Political Science | Introduction To The Study Of Politics
Y570 | 3746 | Isaac


Y570 is the “core” seminar in the graduate program in political
science.  Its purpose is to acquaint students with the discipline of
political science, with the kinds of approaches characteristic of
this discipline, and with the diverse ways in which political
scientists typically think about the vocation of political science.
The central theme of the course is that political science, as a
discipline, is an evolved and evolving set of understandings and
practices, and that each individual political scientist is both
implicated in this discipline and responsible for making his or her
place in it. The course is designed to sensitize students to the real
differences, methodological and otherwise, that characterize the
discipline, but also to the common themes and objects of study shared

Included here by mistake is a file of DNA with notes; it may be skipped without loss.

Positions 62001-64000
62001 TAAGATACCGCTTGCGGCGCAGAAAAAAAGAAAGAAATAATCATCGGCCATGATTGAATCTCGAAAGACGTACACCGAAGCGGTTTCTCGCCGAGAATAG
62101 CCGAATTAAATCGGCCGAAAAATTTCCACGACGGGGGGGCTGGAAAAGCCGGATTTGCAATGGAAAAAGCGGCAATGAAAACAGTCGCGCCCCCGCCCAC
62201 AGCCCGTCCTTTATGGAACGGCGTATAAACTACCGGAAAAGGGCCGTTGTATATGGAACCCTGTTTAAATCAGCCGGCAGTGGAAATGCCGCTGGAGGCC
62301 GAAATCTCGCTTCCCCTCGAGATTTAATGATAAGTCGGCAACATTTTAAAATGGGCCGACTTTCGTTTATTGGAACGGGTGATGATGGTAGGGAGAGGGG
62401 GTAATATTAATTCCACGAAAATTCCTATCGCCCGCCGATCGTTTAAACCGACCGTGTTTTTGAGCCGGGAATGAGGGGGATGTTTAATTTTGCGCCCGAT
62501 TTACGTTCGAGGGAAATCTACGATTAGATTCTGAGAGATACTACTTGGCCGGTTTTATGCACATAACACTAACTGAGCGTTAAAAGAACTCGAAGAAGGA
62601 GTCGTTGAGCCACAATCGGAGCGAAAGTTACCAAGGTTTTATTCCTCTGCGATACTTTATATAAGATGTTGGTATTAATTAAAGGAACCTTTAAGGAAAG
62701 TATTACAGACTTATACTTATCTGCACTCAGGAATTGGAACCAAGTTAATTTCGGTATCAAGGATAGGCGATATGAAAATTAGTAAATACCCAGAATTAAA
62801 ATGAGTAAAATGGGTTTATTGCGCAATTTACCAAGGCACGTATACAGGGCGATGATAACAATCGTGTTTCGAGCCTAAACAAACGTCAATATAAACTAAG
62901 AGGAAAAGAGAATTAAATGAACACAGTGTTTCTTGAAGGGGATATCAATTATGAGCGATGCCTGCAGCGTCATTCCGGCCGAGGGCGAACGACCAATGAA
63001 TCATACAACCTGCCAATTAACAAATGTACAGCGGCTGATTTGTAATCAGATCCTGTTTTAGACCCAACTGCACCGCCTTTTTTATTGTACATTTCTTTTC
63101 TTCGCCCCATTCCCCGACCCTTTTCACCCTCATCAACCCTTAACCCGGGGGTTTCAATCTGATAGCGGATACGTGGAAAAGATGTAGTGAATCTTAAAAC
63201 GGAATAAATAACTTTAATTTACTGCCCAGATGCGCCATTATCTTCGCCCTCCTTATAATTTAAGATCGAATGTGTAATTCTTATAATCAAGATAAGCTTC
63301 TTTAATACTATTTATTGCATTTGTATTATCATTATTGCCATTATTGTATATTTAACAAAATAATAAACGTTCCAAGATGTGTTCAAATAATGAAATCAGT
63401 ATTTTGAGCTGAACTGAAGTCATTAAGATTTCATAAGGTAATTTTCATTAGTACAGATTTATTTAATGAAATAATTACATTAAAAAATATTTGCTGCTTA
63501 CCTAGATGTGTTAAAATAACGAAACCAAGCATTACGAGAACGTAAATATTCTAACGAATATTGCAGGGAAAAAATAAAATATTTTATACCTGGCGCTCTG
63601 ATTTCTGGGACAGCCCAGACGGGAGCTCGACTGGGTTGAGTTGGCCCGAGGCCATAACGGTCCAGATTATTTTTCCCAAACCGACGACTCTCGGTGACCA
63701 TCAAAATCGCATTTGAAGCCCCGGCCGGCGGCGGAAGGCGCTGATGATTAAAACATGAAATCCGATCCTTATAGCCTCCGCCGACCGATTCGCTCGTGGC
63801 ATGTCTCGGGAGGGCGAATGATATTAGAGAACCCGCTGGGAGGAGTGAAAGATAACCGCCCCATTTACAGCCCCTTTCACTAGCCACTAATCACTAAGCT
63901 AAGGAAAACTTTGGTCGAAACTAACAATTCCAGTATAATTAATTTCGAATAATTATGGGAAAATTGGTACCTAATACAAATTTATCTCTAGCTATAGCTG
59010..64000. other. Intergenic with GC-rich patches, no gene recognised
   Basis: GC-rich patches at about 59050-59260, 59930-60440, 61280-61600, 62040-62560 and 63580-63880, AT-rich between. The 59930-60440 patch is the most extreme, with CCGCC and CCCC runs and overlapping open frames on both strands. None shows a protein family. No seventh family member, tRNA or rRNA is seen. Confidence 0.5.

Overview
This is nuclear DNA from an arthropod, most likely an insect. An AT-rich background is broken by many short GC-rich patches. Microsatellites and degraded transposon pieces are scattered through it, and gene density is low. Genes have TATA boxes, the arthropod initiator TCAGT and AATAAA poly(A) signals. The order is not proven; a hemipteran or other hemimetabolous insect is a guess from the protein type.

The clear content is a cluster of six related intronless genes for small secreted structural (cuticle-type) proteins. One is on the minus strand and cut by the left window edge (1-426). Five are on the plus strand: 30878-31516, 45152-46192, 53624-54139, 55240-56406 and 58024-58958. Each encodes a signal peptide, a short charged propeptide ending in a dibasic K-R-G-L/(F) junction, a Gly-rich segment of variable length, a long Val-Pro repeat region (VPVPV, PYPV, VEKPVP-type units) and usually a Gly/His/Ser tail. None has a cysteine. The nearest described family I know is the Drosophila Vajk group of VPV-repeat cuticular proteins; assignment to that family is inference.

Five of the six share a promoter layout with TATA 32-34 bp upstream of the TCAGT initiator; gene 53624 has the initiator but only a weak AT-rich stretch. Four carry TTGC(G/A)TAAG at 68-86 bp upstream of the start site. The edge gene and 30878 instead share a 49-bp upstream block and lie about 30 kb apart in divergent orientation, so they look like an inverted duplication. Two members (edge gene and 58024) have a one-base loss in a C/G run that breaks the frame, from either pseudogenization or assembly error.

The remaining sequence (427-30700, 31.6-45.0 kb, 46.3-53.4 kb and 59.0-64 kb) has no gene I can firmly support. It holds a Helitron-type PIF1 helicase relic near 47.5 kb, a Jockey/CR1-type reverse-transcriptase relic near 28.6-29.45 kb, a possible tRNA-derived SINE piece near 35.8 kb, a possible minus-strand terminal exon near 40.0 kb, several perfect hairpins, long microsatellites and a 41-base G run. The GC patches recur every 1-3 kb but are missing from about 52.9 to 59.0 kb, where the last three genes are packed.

by political scientists.
The course is divided into three parts: (1) an overview of the
discipline as a discipline with a distinctive history; (2) an
overview of diverse understandings of what it means to study
politics “scientifically,” and (3) a synthetic discussion of the way
different methodological orientations approach a common topic—the
study of democratic citizenship—and the way each of these approaches
brings something unique and valuable to the study of politics. This
section will begin with Alexis de Tocqueville’s class work Democracy
in America, and then examine the way a number of current political
and social scientists develop Tocquevillean themes. Books to be
discussed will include Robert Bellah, et al, Habits of the Heart;
Robert Putnam, Bowling Alone; Susan J. Pharr and Robert Putnam, eds,
Disaffected Democracies: What’s Troubling the Trilateral Countries?
and Elinor Ostrom, Governing the Commons.